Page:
Four acrobats took their circus act to the Vatican yesterday, performing for Pope Benedict during his weekly general audience. The men took off their shirts as they came on stage to begin their show, which lasted a few minutes. They lifted each other in acrobatic poses, keeping balance with their bodies supported only by their arms, at one point creating a human tower. The pope looked on, and at the end of the performance he clapped and briefly got up as he greeted them. The group is called the Pellegrini Brothers and were invited as part of a convention on circuses organized by the Vatican's office for migrants.

Morning Briefing (corrected)


I fixed the links that were broken. Sorry for the inconvenience.

Phoenix: Church role in St. Joseph's Hospital care debated

Phoenix: Readers chat with Republic reporter about bishop's order

Seoul: KKorean priests lose confidence in their cardinal

Lawrenceville, Ga.: Church set to buy land, Waste transfer station once proposed for area

Detroit, Mich.: Churches offer services for those feeling blue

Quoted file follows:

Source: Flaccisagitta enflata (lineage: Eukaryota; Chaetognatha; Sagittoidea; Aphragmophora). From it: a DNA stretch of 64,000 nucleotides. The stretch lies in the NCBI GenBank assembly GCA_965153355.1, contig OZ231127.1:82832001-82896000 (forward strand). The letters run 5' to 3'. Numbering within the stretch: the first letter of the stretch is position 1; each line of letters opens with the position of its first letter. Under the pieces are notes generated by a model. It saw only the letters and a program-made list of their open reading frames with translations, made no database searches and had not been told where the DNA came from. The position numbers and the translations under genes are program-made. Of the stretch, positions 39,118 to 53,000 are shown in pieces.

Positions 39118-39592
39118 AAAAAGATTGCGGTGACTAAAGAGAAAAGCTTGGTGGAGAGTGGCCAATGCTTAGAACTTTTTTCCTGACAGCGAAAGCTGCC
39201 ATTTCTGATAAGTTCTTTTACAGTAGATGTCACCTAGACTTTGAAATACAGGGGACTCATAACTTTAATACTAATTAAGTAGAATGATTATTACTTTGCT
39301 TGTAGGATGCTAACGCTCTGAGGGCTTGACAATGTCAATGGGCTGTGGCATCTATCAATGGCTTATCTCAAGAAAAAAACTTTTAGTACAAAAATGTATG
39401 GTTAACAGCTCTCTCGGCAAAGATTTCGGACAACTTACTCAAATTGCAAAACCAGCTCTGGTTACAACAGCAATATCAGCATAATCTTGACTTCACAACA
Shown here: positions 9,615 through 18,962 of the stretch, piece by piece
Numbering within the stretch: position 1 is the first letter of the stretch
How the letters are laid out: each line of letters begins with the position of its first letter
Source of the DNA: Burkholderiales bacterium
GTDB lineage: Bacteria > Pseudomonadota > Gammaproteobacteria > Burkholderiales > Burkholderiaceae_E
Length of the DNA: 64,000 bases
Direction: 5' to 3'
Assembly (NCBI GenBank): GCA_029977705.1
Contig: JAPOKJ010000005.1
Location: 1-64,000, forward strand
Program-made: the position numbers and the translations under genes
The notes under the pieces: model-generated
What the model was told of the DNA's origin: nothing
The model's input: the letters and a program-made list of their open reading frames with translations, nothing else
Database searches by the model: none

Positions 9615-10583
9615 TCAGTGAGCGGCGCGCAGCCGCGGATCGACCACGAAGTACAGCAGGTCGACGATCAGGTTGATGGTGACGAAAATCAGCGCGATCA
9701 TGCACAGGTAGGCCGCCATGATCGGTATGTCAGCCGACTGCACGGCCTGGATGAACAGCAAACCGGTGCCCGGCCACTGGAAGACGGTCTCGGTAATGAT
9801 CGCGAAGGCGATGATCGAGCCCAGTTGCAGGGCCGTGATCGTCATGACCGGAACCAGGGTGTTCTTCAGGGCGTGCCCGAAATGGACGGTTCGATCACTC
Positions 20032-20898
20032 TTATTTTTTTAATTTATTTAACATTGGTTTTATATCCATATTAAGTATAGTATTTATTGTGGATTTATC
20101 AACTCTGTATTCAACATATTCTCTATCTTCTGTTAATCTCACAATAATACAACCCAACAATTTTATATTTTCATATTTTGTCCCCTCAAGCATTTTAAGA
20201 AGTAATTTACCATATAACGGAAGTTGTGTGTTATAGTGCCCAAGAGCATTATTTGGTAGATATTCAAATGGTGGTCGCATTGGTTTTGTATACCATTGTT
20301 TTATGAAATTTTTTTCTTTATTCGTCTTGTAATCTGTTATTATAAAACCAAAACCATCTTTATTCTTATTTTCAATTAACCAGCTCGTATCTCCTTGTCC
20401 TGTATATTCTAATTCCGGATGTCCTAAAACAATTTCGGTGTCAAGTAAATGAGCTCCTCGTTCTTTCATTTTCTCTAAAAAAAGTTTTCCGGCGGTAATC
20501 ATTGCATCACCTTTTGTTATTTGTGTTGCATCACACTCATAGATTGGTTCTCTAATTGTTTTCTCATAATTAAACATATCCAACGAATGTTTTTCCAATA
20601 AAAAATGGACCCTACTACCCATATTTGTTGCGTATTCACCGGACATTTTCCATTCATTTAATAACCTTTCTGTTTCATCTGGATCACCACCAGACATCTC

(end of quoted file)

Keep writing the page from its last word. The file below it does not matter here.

WikiLeaks source held in solitary confinement for seven months


Bradley Manning, the 22-year-old U.S. Army Private accused of leaking classified documents to the international organization WikiLeaks, has been held in solitary confinement for 23 hours a day for the last seven months, reports Glenn Greenwald in an article for the online magazine Salon.

Manning, who was arrested by agents of the U.S. Army Criminal Investigation Command July 5, is suspected of leaking the "Collateral Murder" video -- which shows an U.S. Apache helicopter attack which led to the deaths of Iraqi civilians and two Reuters journalists -- and U.S. diplomatic cables.

In isolation, Greenwald reports, Manning is barred from exercising and has been denied access to even "a pillow or sheets for his bed."

Amdist it all, "the brig's medical personnel now administer regular doses of anti-depressants to Manning to prevent his brain from snapping from the effects of this isolation."

Punk rocker joins Irish classical singers in Christmas recording